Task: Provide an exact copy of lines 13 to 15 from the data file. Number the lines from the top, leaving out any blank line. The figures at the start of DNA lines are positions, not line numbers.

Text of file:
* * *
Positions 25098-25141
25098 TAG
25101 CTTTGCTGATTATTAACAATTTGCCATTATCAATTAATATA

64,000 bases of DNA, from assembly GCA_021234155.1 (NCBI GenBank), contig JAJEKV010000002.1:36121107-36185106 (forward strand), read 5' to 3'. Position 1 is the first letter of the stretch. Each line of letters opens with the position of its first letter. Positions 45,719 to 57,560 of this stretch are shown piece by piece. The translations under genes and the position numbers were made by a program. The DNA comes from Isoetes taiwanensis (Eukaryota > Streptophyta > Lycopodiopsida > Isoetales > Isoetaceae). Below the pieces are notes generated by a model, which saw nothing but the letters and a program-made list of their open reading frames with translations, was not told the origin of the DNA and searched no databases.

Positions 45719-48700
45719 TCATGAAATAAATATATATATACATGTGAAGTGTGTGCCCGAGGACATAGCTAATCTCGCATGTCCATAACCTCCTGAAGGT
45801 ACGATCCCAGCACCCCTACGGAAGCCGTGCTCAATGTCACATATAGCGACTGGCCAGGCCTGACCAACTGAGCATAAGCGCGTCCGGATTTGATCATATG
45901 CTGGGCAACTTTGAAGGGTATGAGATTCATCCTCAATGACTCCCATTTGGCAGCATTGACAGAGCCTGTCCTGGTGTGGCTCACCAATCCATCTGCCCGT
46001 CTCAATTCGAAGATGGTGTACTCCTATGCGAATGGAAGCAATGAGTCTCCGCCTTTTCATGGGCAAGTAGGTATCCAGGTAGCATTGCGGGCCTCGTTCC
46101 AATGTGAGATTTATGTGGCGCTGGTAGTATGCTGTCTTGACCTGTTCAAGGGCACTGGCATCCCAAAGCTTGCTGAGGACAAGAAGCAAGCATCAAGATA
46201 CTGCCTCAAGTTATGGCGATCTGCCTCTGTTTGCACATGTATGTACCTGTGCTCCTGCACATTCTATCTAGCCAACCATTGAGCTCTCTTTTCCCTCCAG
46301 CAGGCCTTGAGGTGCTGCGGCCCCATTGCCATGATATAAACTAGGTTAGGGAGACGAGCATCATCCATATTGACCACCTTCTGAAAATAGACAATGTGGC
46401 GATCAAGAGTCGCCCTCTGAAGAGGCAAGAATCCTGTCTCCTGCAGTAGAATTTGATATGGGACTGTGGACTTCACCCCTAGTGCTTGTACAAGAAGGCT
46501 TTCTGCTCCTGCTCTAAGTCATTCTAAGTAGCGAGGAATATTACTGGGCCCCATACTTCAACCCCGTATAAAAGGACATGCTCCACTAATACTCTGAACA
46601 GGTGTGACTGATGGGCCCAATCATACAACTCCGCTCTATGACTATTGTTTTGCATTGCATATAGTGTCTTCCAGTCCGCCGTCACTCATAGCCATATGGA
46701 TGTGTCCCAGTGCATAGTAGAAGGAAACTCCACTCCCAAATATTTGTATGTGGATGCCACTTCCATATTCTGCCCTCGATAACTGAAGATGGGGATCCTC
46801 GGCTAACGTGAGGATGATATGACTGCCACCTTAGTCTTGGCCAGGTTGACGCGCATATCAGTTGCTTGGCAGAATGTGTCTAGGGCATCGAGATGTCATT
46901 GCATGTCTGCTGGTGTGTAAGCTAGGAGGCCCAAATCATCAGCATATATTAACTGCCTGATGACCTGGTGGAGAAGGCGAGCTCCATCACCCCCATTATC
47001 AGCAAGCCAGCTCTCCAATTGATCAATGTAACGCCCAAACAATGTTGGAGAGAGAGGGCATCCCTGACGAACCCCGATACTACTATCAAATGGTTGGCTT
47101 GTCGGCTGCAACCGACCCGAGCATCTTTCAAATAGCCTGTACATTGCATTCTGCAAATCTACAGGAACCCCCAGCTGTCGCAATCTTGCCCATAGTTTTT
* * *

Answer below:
46401 GATCAAGAGTCGCCCTCTGAAGAGGCAAGAATCCTGTCTCCTGCAGTAGAATTTGATATGGGACTGTGGACTTCACCCCTAGTGCTTGTACAAGAAGGCT
46501 TTCTGCTCCTGCTCTAAGTCATTCTAAGTAGCGAGGAATATTACTGGGCCCCATACTTCAACCCCGTATAAAAGGACATGCTCCACTAATACTCTGAACA
46601 GGTGTGACTGATGGGCCCAATCATACAACTCCGCTCTATGACTATTGTTTTGCATTGCATATAGTGTCTTCCAGTCCGCCGTCACTCATAGCCATATGGA